Adam Nicolson’s The Making of Poetry is a glowingly—one might almost say throbbingly—detailed account ... Nicolson goes at it in sensorially saturated, theta-wave prose, sinking the reader into the aliveness of his descriptions ... By befriending both of these poets, by living and being with them in a remarkably sustained act of imaginative immersion, by allowing their ideas and their environment to mingle in him so profoundly...Nicolson...has opened the door.
Nicolson is himself a sublime and word-intoxicated nature writer ... This is a book of wonders. The 46 woodcuts by the artist Tom Hammick, vividly elemental studies of trees, skies, horses, pathways, homes and figures in landscapes, in glowing poster-paint colours, are a treat. Nicolson’s prose swoops and sings all over the landscape; his poets’ embeddings in nature and interconnections of thought are richly evoked, and his enjoyment of their (and his) journey into understanding is utterly infectious. Wordsworth and Coleridge, were they able to read his fabulous tribute in some Parnassian glade, would surely tip their hats to a kindred spirit.
... dazzling ... Before I read this book I was something of a Wordswortho-sceptic. But Nicolson is one of the most persuasive advocates of his genius I have read. The Making of Poetry brings the poetry to life, but also the countryside—Nicolson spent a lot of time living around Stowey to write this book and it has paid off brilliantly. He is helped along by Tom Hammick’s beautiful illustrations; charmingly some of the woodcuts are made with wood gathered from the garden at Alfoxden.
Nicolson...pays minute attention to physical textures and seasonal changes, weaving into his lyrical and rhapsodic descriptions of the natural world passages of biographical and critical analysis. There is also plentiful testimony from their contemporaries as to the suspiciously radical character of the Wordsworth-Coleridge circle ... one of the most striking features of this book: its numerous illustrations by the artist Tom Hammick. Many of these woodcuts were created using fallen timber from the park at Alfoxden where the Wordsworth siblings lived. Populated by blobby, generally faceless figures, Hammick’s brightly colored landscapes stand in an uncertain relationship to the text that surrounds them, and indeed to Wordsworth and Coleridge. They look rather like album covers from the 1970s or 80s. In a book that partly celebrates inaptness and mismatching, perhaps such incongruity is fitting.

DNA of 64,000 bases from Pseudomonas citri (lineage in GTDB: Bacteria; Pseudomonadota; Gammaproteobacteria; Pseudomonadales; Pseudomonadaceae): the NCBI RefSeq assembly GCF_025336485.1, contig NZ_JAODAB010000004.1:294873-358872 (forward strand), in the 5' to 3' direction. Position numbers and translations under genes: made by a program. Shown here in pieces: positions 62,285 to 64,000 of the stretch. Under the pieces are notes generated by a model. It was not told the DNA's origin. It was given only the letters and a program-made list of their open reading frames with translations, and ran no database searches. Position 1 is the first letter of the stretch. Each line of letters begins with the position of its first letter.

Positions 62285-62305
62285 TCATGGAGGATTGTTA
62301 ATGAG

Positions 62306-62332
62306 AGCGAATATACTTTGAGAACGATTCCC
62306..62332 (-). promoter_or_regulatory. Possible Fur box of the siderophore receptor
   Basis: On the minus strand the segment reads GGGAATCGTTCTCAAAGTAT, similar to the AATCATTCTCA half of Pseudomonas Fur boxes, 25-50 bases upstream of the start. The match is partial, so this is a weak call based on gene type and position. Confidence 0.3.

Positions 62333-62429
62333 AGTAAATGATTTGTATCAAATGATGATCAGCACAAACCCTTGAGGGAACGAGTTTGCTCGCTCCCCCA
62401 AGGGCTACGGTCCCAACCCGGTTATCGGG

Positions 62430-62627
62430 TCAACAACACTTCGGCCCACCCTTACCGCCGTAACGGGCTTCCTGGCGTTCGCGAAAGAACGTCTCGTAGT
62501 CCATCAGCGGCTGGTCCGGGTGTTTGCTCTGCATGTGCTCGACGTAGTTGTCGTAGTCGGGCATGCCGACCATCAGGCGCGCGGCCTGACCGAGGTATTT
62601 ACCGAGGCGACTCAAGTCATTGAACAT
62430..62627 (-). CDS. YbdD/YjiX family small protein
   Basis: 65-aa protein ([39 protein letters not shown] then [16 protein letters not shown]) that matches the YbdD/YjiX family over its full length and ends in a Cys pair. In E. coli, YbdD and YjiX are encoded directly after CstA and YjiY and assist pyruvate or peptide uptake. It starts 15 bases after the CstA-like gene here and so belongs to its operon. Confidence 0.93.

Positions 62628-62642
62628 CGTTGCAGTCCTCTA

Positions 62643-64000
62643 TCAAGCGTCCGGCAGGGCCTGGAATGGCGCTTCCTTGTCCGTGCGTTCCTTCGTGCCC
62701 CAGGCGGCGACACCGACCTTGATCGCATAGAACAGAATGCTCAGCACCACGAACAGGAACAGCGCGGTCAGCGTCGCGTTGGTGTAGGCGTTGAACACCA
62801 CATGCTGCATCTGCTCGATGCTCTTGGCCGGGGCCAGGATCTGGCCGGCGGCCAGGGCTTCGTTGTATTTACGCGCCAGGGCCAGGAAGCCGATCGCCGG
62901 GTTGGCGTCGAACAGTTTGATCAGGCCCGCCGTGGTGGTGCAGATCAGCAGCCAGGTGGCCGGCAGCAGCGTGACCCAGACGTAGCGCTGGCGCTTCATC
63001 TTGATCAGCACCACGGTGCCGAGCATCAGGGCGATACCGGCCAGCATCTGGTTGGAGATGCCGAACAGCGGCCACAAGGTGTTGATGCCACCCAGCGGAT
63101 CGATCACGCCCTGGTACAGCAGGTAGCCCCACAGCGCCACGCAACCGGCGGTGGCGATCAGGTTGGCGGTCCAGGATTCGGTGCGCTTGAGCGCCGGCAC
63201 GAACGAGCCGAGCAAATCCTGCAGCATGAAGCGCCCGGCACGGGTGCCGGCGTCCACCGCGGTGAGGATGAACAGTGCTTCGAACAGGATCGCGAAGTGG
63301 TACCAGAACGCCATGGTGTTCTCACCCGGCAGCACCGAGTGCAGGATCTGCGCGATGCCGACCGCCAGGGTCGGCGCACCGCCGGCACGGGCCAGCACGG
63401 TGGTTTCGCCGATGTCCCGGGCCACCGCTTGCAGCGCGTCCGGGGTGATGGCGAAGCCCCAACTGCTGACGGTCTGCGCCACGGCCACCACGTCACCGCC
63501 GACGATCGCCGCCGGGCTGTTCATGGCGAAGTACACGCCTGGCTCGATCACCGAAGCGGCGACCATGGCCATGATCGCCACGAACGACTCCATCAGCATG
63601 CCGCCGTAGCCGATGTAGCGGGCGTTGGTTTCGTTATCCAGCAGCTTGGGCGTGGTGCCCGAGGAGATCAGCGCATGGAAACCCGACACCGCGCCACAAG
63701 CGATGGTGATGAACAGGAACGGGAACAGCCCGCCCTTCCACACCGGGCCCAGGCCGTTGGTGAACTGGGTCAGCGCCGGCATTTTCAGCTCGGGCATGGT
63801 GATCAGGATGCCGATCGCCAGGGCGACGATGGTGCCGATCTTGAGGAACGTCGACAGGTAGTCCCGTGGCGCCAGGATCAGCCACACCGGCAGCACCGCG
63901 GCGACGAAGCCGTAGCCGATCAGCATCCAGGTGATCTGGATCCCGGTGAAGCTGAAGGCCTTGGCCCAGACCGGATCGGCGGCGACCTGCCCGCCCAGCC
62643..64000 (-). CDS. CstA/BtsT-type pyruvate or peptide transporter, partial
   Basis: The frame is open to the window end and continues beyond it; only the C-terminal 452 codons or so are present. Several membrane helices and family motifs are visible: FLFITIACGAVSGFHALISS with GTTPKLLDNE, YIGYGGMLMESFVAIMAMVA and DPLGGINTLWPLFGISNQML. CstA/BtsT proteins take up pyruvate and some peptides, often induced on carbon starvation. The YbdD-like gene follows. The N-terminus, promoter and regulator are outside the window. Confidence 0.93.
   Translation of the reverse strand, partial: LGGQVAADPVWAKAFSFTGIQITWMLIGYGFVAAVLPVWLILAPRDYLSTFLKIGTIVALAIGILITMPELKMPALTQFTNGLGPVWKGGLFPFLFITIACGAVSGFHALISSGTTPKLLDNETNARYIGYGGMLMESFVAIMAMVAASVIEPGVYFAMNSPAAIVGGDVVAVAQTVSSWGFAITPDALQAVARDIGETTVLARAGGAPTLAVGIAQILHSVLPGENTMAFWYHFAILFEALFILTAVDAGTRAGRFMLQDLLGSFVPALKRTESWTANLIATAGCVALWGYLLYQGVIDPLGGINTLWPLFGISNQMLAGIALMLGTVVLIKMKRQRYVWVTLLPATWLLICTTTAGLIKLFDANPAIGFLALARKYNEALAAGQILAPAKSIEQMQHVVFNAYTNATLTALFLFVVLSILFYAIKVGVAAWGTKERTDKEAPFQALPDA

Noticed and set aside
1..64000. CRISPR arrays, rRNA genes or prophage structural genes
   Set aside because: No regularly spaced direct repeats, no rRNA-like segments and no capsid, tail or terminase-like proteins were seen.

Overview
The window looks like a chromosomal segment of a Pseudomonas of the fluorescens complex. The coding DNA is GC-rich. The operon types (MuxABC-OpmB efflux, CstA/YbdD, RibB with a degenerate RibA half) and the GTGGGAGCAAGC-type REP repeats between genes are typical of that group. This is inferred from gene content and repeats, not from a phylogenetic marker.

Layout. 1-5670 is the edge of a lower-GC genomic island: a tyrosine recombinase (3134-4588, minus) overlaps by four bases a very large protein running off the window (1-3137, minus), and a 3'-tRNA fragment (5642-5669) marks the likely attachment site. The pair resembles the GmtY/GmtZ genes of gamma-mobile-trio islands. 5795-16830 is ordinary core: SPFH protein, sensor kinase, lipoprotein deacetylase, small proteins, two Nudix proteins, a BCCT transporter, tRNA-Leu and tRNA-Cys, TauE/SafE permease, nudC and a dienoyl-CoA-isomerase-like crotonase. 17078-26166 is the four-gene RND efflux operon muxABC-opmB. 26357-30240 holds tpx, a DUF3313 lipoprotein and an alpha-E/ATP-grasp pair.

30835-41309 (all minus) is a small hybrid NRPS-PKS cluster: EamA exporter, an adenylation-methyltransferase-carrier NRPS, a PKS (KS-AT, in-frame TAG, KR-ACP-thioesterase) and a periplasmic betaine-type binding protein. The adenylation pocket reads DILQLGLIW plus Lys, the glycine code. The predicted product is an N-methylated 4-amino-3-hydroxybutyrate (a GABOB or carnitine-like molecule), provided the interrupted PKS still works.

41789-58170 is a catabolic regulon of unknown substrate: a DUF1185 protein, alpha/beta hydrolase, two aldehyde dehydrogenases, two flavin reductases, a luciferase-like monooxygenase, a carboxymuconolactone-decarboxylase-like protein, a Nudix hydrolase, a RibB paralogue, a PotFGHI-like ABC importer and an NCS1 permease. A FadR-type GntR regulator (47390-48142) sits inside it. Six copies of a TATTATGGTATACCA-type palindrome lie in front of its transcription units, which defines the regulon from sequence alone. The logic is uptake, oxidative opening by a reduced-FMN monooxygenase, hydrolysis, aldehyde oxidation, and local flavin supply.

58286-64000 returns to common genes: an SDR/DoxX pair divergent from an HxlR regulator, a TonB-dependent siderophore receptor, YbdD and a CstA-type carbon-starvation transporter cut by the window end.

Nicolson, whose method is 'to lower myself into the pool of their minds,' paints a memorable triptych of the two poets and their Dolly [Dorothy Wordsworth] ... Despite its avowed revisionism, and its references to the rural poor and the Tory repression, The Making of Poetry buys into an idea inspired by the greenwood of merrie England, in which the free-born Englishman, liberated from court and cloister, finds deepest self-expression in the forest under the canopy of the heavens ... the contentious question that nags at the heart of the poets’ bromance...What, precisely, was Dorothy’s contribution ... Nicolson has hardly more interest in the fashionable 'Matilda effect' than Wordsworth or Coleridge ... The deepest mysteries of this 'marvellous year' remain happily unplumbed, if much more famous.
... [a] spellbinding recreation of the making of Romantic poetry ... The Making of Poetry is an excitingly new kind of literary book, one which artfully combines illustrations (the bright and powerful woodcut images by Tom Hammick offer haunting correspondences to Nicolson’s imaginative prose) with a naturalist’s approach to biography. The result...enables the writer to evoke as never before the regular pilgrimages of Wordsworth, Coleridge and their companions. Nicolson’s marvellously intuitive writing brings the poets and their friends...springing over woodland fences and down into our lives. Here is no handshake across time (Richard Holmes’s description of his own biographical art), but a lived experience ... Occasionally, Nicolson’s delectable prose pudding tastes over-egged ... Such infelicities offer the only irritations in one of the most imaginative and luminously intelligent books about poetry I have read. Hammick’s images add a quiet enchantment that is all their own.